No, there are several different types of Individual Retirement Accounts (IRAs), each with unique rules and benefits.

Does money in an IRA grow tax-free?

Yesif it’s a Roth IRA. In a Roth IRA, your contributions are made with after-tax dollars, meaning you’ve already paid taxes on the money you put into it. The growth of your investments in a Roth IRA is tax-free, as are the withdrawals, provided certain conditions are met. This includes a five-year holding period and reaching the age of 59½, among other stipulations.

What are the downsides of an IRA?

Limited contribution limits, full taxability when you withdraw from a traditional IRA, and exposure to market loss, which can lead to uncertainty in growth, are some of the potential downsides of an IRA.

Do Traditional IRAs earn interest?

Yes, Traditional IRAs can earn interest, but they typically generate returns through a wider range of investments, such as stocks, bonds, mutual funds, and ETFs, not just interest income. The choice of investments determines the IRA’s growth potential.

How much interest does an IRA earn?

The average return on an IRA varies widely depending on its investment choices. Historically, IRAs invested in a mix of stocks and bonds might average returns of 5% to 8% per year.

Are IRA accounts insured?

IRA accounts are not directly insured, but the funds held within an IRA at a bank or brokerage are protected up to $250,000 by the FDIC or SIPC, respectively.

Can you lose money on a Roth IRA?

Yes, you can lose money on a Roth IRA if the investments within the account decline in value. While Roth IRAs offer tax-free growth and withdrawals, they are still subject to the risks associated with their underlying investments.

How much money do I need to open an IRA?

The minimum amount required to open an IRA varies by financial institution. Some providers allow you to open an IRA with no minimum deposit, while others may require anywhere from $100 to $1,000 or more.

How many IRAs can you have?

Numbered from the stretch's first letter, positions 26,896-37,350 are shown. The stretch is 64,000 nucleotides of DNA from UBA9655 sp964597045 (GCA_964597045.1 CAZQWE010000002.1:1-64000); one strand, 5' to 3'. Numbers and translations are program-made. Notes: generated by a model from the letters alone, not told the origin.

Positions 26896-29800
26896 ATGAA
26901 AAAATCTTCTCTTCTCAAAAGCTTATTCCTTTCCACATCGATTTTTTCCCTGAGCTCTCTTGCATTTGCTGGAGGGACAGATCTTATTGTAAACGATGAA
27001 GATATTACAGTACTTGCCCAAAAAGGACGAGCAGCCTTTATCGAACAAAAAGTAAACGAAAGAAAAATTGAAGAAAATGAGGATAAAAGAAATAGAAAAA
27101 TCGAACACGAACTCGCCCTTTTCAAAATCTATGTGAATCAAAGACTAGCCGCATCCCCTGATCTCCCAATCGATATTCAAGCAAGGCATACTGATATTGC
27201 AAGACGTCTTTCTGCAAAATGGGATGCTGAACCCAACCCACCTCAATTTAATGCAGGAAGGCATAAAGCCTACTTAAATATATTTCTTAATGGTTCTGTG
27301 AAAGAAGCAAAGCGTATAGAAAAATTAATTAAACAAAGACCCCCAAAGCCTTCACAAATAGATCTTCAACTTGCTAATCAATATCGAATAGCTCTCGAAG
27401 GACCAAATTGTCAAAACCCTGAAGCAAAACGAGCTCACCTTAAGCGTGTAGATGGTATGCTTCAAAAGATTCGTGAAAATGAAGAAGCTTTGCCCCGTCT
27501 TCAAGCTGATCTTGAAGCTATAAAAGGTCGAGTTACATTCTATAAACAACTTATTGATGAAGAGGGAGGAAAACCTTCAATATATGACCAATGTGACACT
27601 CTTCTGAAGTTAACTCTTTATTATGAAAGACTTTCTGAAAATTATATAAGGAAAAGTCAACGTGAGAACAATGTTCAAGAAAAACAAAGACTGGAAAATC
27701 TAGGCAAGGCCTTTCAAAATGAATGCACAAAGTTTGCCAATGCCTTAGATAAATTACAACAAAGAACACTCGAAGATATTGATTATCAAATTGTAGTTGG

You can have multiple IRAs, including different types (like Traditional, Roth, SEP, and SIMPLE IRAs), but total contributions across all accounts cannot exceed the annual contribution limits set by the IRS for your age and income level.

Shawn Plummer, CRPC

Chartered Retirement Planning Counselor

Shawn Plummer is a Chartered Retirement Planning Counselor, insurance agent, and annuity broker with over 14 years of first-hand experience with annuities and insurance. Since beginning his journey in 2009, he has been pivotal in selling and educating about annuities and insurance products. Still, he has also played an instrumental role in training financial advisors for a prestigious Fortune Global 500 insurance company, Allianz. His insights and expertise have made him a sought-after voice in the industry, leading to features in renowned publications such as Time Magazine, Bloomberg, Entrepreneur, Yahoo! Finance, MSN, SmartAsset, The Simple Dollar, U.S. News and World Report, Women’s Health Magazine, and many more. Shawn’s driving ambition? To simplify retirement planning, he ensures his clients understand their choices and secure the best insurance coverage at unbeatable rates.

The Annuity Expert is an independent online insurance agency servicing consumers across the United States. The goal is to help you take the guesswork out of retirement planning and find the best insurance coverage at the cheapest rates